The primary source of funding for the Columbia Lake Dam removal project is $5 million from Natural Resource Damage settlements secured by the DEP’s Office of Natural Resource Restoration. These are settlements that polluters pay for harming natural resources and are in addition to any money they spend on remediating pollution.
The Nature Conservancy is providing an additional $1.4 million. The U.S. Department of Agriculture’s Natural Resource Conservation Service, the U.S. Fish and Wildlife Service Fisheries Program, the Corporate Wetlands Restoration Partnership and the National Fish and Wildlife Foundation are funding the balance.
“Since 2009, the U.S. Fish and Wildlife Service has worked with partners from Maine to Virginia to remove more than 500 barriers to fish passage, helping to reconnect 4,000 miles of rivers and streams and improve fish populations,” said U.S. Fish and Wildlife Service Northeast Regional Director Wendi Weber. “Columbia Lake Dam is the latest milestone and we are eager for the surrounding communities to enjoy the benefits, such as improved recreational fishing and boating, and better water quality.”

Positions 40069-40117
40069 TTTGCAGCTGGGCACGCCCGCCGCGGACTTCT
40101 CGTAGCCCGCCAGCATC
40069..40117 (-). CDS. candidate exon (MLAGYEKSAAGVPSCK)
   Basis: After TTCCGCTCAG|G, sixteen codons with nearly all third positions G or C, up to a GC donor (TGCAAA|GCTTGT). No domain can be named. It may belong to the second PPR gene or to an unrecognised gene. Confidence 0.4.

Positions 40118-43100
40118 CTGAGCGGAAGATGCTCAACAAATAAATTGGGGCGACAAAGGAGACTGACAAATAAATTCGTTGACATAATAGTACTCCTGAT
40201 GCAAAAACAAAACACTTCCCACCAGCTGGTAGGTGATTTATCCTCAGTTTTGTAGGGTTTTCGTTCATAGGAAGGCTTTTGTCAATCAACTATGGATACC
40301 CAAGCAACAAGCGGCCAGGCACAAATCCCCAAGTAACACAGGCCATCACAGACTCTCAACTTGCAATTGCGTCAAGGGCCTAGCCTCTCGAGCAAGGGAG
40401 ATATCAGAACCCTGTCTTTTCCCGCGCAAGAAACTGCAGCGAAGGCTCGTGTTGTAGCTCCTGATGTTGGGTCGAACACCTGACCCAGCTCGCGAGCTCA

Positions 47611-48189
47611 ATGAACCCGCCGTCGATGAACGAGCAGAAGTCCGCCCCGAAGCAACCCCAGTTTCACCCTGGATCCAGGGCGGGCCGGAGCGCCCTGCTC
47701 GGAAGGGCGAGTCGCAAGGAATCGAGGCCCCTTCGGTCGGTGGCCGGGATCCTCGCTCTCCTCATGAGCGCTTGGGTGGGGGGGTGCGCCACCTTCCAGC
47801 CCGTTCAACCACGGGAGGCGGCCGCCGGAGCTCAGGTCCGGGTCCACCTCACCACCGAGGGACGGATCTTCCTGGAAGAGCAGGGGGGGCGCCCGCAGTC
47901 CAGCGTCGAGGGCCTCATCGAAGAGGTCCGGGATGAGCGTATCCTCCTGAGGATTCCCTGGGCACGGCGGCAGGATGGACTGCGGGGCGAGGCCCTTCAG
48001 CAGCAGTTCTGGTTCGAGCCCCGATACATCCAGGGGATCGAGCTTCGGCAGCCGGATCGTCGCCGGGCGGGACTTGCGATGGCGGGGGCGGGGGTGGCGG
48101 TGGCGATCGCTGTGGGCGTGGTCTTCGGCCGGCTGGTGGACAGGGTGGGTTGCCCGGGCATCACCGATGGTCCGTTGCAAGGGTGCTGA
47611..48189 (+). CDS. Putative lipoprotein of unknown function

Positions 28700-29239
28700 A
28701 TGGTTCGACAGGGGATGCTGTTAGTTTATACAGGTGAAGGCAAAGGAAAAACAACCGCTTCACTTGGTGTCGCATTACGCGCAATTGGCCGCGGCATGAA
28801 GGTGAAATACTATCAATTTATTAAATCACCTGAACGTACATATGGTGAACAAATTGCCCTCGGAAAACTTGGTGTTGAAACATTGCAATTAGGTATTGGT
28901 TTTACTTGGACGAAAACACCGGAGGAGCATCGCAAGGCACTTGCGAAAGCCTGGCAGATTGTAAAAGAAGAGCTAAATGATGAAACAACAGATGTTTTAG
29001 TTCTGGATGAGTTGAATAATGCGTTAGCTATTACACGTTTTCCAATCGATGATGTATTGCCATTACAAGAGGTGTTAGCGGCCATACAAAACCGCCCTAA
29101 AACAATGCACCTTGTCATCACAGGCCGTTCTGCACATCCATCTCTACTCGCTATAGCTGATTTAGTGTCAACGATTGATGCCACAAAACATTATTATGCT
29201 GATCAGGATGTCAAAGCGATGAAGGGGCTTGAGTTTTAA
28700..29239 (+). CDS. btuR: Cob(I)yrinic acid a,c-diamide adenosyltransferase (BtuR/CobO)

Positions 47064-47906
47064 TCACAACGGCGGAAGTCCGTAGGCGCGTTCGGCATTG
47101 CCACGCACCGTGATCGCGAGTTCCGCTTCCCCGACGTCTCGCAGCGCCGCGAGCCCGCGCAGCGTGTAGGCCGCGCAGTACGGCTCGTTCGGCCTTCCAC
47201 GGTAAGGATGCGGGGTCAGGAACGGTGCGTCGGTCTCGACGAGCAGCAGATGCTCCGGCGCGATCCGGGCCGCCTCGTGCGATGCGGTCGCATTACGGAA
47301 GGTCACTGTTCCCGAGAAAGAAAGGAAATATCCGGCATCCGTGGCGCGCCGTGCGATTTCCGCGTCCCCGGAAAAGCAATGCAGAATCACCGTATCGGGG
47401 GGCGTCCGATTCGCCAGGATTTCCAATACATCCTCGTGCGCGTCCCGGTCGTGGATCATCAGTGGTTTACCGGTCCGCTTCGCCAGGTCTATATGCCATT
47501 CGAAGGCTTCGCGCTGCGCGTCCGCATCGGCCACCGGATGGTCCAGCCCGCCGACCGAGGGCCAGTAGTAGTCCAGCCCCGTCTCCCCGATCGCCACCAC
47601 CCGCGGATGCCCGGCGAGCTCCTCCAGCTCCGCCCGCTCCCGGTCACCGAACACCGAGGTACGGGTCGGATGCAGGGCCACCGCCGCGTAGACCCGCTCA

Biological surveys conducted last year suggest American shad are making a strong comeback in the Delaware River, historically famous for a once-prodigious population of this important fish species. This apparent resurgence is likely the result of improved water quality in the lower river, years of efforts to manage the recovery of the species, and the restoration of tributaries through dam removals.